The Boston Diaries

The ongoing saga of a programmer who doesn't live in Boston, nor does he even like Boston, but yet named his weblog/journal “The Boston Diaries.”

Go figure.

Saturday, October 06, 2007

Another look at Federalism—you know, how our government was originally designed?

And when the Fed's ban sex toys? Where do you go then? Sure, it's nice when the Feds enforce the laws you like, but what do you do when they enforce those you don't?

It's true that, left to their own devices, some states are going to choose some laws that are more restrictive than the laws Feds might enforce. For example, I think CA would have much more restrictive gun laws. Many Southern states would probably ban abortion.

However, it's much easier to reform and escape state law than it is to escape or reform Federal laws.

If we had a more federal system, marijuana would be completely legal in many states, and perhaps harder drugs as well. You might be able to buy a silencer without a FFA license in others.

Advocates of liberty would also be able to point to real life examples of American communities that are working just fine, despite the legalization of drugs/machine guns/prostitutes, instead of hypothetical examples, or distant foreign experiments that most people will never see.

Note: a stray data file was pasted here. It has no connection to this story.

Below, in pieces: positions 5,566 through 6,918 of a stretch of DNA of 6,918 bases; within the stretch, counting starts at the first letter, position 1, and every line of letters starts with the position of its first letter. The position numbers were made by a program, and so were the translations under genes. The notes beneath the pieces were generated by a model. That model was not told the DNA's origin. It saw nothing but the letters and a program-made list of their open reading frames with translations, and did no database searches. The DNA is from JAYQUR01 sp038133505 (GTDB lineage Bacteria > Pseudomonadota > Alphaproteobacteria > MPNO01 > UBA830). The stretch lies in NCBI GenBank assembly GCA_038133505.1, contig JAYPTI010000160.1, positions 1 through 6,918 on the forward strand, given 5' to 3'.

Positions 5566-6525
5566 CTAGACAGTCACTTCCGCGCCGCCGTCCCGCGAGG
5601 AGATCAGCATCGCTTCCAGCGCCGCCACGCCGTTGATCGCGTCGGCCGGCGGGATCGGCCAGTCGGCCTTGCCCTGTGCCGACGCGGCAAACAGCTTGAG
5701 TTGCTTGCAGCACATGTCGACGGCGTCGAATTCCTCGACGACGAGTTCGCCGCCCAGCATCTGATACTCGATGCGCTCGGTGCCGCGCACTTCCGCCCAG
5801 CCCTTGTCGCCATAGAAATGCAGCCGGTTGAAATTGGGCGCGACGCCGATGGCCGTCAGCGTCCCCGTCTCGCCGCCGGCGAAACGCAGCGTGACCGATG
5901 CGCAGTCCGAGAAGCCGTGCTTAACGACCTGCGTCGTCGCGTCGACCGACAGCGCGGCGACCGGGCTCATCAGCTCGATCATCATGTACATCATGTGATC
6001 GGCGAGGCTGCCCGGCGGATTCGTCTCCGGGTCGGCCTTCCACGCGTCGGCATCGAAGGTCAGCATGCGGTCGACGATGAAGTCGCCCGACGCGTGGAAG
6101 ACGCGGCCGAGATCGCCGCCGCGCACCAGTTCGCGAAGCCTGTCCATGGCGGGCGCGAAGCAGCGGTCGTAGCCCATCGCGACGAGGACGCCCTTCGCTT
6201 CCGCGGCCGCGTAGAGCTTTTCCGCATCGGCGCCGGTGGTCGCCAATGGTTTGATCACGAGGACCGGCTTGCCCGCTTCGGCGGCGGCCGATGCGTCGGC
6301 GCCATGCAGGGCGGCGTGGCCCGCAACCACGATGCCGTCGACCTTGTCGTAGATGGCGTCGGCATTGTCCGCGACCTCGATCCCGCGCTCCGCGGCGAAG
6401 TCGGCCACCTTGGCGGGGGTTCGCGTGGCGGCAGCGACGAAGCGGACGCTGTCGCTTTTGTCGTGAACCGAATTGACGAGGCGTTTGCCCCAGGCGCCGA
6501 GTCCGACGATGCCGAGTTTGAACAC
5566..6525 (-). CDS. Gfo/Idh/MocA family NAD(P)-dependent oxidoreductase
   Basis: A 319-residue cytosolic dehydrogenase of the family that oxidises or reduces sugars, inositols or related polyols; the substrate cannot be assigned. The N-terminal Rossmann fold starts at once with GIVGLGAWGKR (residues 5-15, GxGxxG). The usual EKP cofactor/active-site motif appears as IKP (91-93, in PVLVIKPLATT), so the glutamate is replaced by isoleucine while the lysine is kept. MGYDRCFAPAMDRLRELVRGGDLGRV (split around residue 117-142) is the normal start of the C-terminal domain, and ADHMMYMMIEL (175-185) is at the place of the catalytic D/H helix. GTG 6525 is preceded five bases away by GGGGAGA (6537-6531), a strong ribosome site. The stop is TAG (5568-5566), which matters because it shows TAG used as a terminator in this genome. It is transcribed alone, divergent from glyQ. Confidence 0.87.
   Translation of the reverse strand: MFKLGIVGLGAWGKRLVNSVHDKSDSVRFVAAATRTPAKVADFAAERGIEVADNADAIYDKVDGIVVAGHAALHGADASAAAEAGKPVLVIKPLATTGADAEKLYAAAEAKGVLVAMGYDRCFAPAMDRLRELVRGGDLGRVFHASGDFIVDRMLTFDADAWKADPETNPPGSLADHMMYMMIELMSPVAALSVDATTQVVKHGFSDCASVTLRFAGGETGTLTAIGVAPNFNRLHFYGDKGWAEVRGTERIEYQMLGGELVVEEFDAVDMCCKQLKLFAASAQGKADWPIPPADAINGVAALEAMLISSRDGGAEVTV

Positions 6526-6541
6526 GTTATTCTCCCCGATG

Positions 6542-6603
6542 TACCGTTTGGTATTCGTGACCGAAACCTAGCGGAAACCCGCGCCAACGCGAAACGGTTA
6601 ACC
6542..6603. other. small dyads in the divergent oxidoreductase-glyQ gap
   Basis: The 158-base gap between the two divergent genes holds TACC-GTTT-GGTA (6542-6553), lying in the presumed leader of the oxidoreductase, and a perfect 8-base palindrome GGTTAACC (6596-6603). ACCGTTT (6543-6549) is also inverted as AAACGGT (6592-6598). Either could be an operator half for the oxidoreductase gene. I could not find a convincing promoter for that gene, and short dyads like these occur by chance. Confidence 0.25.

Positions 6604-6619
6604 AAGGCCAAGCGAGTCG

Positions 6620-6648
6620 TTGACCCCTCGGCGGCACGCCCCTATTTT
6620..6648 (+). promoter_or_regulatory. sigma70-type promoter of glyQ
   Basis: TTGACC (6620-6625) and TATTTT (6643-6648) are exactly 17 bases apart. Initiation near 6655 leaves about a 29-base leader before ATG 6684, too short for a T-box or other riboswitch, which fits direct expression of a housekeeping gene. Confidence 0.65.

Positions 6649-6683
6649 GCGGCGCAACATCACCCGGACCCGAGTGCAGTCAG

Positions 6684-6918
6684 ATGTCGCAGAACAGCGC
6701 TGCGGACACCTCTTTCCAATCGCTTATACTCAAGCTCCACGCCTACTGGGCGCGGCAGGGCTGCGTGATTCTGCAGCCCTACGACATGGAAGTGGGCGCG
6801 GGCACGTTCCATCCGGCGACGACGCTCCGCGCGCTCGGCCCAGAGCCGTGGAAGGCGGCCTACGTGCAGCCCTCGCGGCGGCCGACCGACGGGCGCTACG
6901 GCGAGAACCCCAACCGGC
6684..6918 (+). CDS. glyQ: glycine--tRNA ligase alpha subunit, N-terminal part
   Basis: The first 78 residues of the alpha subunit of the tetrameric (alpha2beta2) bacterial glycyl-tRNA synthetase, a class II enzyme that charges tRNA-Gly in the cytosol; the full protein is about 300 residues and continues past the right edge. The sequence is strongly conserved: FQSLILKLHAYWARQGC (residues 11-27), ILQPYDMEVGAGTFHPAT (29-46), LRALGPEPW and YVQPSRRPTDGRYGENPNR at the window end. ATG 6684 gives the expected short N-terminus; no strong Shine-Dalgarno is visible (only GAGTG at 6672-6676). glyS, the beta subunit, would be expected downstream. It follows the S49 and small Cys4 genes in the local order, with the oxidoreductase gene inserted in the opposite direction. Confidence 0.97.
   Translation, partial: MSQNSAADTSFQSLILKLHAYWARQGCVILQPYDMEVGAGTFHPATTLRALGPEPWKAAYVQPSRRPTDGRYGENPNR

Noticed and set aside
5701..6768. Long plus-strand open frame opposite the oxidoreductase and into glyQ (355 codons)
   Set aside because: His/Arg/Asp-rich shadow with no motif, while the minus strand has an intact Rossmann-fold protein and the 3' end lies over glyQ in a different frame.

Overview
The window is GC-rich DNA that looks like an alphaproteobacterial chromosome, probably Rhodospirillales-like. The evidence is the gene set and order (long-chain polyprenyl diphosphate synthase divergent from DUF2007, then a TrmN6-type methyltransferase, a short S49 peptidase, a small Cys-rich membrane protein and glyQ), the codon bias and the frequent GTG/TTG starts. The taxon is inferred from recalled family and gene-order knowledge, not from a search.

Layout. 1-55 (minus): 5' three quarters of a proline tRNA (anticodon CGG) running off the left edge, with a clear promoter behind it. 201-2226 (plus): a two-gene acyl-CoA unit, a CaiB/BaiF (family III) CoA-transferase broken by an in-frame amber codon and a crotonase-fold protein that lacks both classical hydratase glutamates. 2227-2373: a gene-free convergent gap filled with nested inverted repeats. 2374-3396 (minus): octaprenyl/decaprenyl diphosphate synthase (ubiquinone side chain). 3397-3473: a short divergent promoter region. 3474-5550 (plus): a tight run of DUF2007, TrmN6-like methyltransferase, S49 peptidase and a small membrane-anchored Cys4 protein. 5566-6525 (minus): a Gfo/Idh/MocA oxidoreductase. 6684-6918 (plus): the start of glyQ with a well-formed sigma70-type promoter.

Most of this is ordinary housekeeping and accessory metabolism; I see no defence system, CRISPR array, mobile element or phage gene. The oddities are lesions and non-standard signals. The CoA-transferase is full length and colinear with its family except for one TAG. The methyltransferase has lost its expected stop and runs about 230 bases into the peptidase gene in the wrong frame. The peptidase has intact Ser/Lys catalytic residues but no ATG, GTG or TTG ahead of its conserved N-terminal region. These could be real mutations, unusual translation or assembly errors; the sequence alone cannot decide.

In a more federal system, states would also have to compete for people more fiercely. Want high tech/bio tech businesses to locate in your state? Anti-abortion, anti-gay statutes are going to be a big turnoff to the employees (and hence, the employers) of such companies.

People would be more free to choose which legal regime most closely matched their preferences. If you wanted to live where abortion was legal, live in CA. If you wanted to shoot machine guns, choose WY or ID. Want to do both, move to NH.

Compare that to what you would have to do to escape oppressive federal laws. One route would be to move to a completely new country, which would require you to leave behind friends, family, and business contacts. You would also have to surmount language, cultural, and legal barriers to immigration.

Or, you could spend decades waging a campaign to reform the law at the federal level. This would probably require millions of dollars, and the cooperation of thousands of people to wage, with no guarantee that you would ultimately succeed.

A more federal system might not mean a more libertarian society on a given issue, in a given state. But overall, I think it would result in greater practical freedom for those who want it.

comm ent about States' Rights & Alabama sex toys at Flutterby

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